‘But in this situation he has realized he is probably alone with his legal team and Somali police colleagues.

‘He feels like he is being thrown under the bus and his colleagues are accusing him of not showing proper police conduct on Saturday night.

‘His feeling is ‘I am an immigrant, a Muslim and not white… but that is OK as I know the Somalian community and friends will support me.’

Friends say they would soon be starting fund raising to help meet his legal bills among the Somali community.

They said the reason he had not given an interview to the state Bureau of Criminal Apprehension, which is probing the shooting, was that he had been given legal advice not to.

Some of his friends have been shocked at some of the online abuse he has been receiving, however, with remarks claiming Justine would not have been shot by the Somalian-American officer if she had been ‘wearing a burka or hijab.’

Minneapolis Mayor Betsy Hodge said: ‘We do have more information, though it’s frustrating to have some of the picture but not all of it.

‘We cannot compel officer Noor to make a statement; I wish we could. I wish that he would make a statement.’

Police said Harrity had indicated he heard a loud sound near his car, in the seconds before his partner Noor opened fire.

Investigators are searching for a cyclist who may have important information about the shooting.

He was white, male and aged between 18-25 and may have stopped and seen the aftermath as medical assistance was applied.

Neither Noor or Harrity, who had three years police service between them, had activated their body cams.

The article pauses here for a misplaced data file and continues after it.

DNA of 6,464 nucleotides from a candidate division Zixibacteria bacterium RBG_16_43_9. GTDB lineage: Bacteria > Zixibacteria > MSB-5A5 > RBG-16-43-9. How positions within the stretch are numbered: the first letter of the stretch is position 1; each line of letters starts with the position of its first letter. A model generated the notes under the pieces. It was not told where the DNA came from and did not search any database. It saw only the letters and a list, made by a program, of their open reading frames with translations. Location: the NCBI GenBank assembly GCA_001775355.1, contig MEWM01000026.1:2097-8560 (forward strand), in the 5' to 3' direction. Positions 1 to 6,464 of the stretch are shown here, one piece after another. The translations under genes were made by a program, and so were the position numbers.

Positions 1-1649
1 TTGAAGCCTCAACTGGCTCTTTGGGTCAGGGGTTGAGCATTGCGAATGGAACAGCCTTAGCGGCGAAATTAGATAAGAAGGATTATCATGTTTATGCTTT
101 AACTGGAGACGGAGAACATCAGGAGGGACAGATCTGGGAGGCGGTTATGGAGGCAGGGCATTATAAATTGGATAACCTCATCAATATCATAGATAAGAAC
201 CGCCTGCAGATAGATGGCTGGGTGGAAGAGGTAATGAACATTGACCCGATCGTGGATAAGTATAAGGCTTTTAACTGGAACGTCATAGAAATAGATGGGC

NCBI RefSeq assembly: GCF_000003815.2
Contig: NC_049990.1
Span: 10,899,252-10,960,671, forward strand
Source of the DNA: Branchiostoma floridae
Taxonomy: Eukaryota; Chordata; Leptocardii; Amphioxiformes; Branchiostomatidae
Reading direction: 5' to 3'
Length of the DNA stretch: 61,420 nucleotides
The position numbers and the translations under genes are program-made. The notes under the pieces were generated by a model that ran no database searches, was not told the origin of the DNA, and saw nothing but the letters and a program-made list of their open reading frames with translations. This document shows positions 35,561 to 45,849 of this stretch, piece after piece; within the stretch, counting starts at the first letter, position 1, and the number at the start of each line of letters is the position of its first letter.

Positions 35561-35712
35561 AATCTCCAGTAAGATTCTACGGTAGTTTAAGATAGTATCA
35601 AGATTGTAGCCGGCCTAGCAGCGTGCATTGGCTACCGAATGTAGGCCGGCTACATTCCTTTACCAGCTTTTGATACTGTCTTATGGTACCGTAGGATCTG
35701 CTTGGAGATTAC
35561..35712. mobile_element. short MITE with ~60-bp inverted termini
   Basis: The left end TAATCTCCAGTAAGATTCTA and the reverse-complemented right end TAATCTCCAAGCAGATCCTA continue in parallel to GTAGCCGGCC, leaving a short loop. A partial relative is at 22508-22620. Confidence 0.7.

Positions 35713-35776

Noor said this was because they were not yet out of their vehicles and had only been at the scene for a short time.

But Noor was in breach of his own police department’s strict bodycam rules and now faces severe punishment, even if exonerated and could lose his job for not following the guidelines.

The officer knew he was compelled to switch on his body camera and record his interactions when answering a 911 call to reports of a sexual assault.

Department policy says it should be switched on for ‘any search’, and crucially, ‘prior to any use of force’.

Justine’s fiancée Don described her death as a ‘homicide’ and supporters are calling for a federal investigation into her death.

The lawyer for one of the US police officers involved in the shooting death of Australian Justine Damond says it is ‘certainly reasonable’ his client feared he was the target of an ambush.

Minneapolis lawyer Fred Bruno, who represents Officer Matthew Harrity, pointed to the recent execution of a New York police officer gunned down as she sat in her car.

‘It’s certainly reasonable to assume that any police officer would be concerned about a possible ambush under these circumstances,’ Mr Bruno told the Minneapolis Star Tribune newspaper.

‘It was only a few weeks ago when a female NYPD cop and mother of twins was executed in her car in a very similar scenario.’

NYPD Officer Miosotis Familia was shot in the head on July 5 while sitting in her car in the Bronx.

The ‘twin cities’ of Minneapolis and St Paul have been rocked in recent years by police shootings, putting the community and law enforcement on edge.

Last month a police officer was acquitted after he shot Philando Castile during a traffic stop while Castile’s girlfriend live streamed the horrifying incident.

Violent protests also erupted after two officers fatally shot 24-year-old Jamar Clark in 2015 and were not charged.